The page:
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Thai parliament picks Srettha Thavisin as next prime minister ending 3 months of political deadlock

By Helen Regan and Kocha Olarn, CNN

(CNN) — Thailand’s parliament on Tuesday voted for real estate tycoon Srettha Thavisin to be the country’s next prime minister, bringing an end to three months of political deadlock.

Srettha, 60, was the sole candidate put forward by the populist Pheu Thai Party and received 482 votes out of a possible 747 in Thailand’s bicameral parliament.

His election comes the same day that Pheu Thai founder and divisive former prime minister Thaksin Shinawatra returned to the country after more than 15 years in self-imposed exile.

A political newbie with a track record in business, Srettha joined Pheu Thai in 2022 before being named one of the party’s three prime ministerial candidates ahead of the election in May.

That poll was won by a popular progressive party, Move Forward, which had proposed radical reforms to capitalize on years of rising anger with how Thailand is governed. However, its efforts to form a government were later stymied by the kingdom’s political elites.

Pheu Thai came second but led efforts to form a new alliance after parliament blocked Move Forward’s leader from becoming prime minister over the party’s pledge to amend Thailand’s strict royal defamation laws, known as Article 112.

In a bid to secure the needed votes, Pheu Thai struck a deal with its former military rivals and in doing so reneged on a promise that it would not work with pro-military parties.

Pheu Thai also campaigned on keeping the military out of politics, but under the new alliance the military-backed Palang Pracharath and United Thai Nation Party will be awarded ministerial roles.

Both those parties are affiliated with coup leader and outgoing Prime Minister Prayut Chan-o-Cha, and linked to the military junta that toppled Pheu Thai’s democratically elected government, led by Thaksin’s sister Yingluck Shinawatra, nearly a decade ago.

The move also subverts the will of millions of Thais who voted for progressive parties in the May election, delivering a powerful rebuke to the country’s military-backed establishment that has ruled Thailand since the 2014 coup.

With Move Forward now in the opposition, the formation of the new government is likely to add fuel to the fire of the progressive movement’s young support base with the potential for mass street protests.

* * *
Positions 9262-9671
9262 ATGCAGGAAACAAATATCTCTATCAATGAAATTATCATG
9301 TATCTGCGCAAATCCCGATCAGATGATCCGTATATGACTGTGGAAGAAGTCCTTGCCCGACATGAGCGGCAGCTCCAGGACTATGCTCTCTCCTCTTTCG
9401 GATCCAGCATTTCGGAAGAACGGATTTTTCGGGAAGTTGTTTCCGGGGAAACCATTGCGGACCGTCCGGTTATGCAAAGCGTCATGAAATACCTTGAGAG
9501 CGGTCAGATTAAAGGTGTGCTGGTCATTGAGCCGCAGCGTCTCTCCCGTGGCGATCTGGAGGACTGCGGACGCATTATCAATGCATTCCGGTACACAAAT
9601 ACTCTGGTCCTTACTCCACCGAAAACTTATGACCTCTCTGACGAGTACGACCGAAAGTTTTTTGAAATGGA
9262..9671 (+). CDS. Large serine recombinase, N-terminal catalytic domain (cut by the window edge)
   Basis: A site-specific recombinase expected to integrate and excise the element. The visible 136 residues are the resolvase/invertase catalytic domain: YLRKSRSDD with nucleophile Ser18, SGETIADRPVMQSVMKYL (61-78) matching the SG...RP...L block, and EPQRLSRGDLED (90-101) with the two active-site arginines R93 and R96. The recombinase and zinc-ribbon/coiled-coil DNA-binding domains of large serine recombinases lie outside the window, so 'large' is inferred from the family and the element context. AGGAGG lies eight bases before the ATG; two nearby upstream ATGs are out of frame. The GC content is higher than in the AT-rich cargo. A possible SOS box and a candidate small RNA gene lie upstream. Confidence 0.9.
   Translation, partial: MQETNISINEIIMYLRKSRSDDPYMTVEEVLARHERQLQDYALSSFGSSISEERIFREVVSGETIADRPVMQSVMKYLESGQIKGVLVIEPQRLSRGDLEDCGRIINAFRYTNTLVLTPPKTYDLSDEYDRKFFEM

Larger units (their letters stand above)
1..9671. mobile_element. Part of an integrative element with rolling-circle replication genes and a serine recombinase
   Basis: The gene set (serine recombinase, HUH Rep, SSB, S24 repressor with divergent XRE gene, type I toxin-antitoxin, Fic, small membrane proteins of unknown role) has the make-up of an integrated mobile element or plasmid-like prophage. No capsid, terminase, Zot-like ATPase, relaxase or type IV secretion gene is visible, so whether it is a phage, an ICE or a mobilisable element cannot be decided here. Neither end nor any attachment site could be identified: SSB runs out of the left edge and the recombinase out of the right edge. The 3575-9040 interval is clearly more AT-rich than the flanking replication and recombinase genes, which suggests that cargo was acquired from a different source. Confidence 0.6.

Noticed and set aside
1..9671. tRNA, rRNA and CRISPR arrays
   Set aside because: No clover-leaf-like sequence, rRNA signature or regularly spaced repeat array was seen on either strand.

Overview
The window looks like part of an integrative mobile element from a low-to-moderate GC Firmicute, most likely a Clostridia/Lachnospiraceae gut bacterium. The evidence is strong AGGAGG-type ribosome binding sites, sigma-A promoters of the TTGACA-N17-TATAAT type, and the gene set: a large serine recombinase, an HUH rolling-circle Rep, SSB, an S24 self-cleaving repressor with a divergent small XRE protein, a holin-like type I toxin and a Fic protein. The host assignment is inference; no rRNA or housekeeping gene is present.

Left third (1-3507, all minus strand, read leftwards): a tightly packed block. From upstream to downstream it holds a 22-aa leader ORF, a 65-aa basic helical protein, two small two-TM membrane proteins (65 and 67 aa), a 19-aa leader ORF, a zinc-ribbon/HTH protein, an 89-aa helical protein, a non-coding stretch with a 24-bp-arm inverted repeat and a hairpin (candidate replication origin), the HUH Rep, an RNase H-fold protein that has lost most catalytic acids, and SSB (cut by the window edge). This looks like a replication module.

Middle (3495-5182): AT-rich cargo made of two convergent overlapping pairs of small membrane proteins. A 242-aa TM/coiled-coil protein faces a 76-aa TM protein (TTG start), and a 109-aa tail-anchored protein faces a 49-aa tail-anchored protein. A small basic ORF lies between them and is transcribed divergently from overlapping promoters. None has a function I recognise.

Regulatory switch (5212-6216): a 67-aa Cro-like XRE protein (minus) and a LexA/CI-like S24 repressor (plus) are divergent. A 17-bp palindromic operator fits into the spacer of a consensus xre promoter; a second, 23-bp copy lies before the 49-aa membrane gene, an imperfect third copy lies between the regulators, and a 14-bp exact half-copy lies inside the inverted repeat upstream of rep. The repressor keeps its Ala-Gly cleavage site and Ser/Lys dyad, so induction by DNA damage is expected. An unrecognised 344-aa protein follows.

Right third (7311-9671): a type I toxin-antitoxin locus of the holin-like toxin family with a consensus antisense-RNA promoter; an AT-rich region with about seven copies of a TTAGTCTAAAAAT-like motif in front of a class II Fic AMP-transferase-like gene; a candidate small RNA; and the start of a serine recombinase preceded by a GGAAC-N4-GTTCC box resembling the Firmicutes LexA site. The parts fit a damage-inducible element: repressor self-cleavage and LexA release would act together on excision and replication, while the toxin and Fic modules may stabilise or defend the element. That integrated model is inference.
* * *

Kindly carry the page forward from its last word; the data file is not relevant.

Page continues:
A survey by the National Institute of Development Administration found about 64% of 1,310 respondents disagreed or totally disagreed with the idea of the Pheu Thai party forming a “government with military-backed rivals,” according to Reuters.

The return of Thaksin, a deeply divisive figure who was ousted in a 2006 military coup, now adds a further layer of uncertainty into this febrile political atmosphere.

Despite his physical absence from the country, Thaksin has retained an outsized influence on Thai politics.

Until this year, political parties allied to Thaksin had won the most seats in every election since 2001, but have struggled to hold on to power due to the military exerting its influence, whether through coups or other means.

Speaking to CNN before the May election, Srettha said he is not Thaksin’s man and was keen to focus on fixing Thailand’s income inequality, promote LGBTQ+ rights including same-sex marriage, root out corruption and put the country back on the world stage.

“I want to be a prime minister who can make the difference,” Srettha told CNN. “We really need to be boosting foreign activities. We need to go out and talk to the world. We need to sell Thailand. What are the advantages of investing in Thailand? What do we have to offer the world?”

He also vowed to fix Thailand’s economy. During campaigning, Pheu Thai pledged to give 10,000 baht (about $300) in a digital wallet to every citizen over the age of 16.

“Thailand has been in a bad economic situation for the last five to eight years. We are kind of in a coma. You need a big economic stimulus policy just to get them back on their feet and start being economic producing members of society again,” Srettha said.

But with an 11-member coalition that includes bitter military rivals, it is unclear whether Pheu Thai can govern effectively.

Srettha, who is not a member of parliament, was educated in the United Kingdom and the United States and received his masters in finance from Claremont Graduate School. He worked as an executive for Procter & Gamble in Thailand and later founded real estate company Sansiri with his brother.

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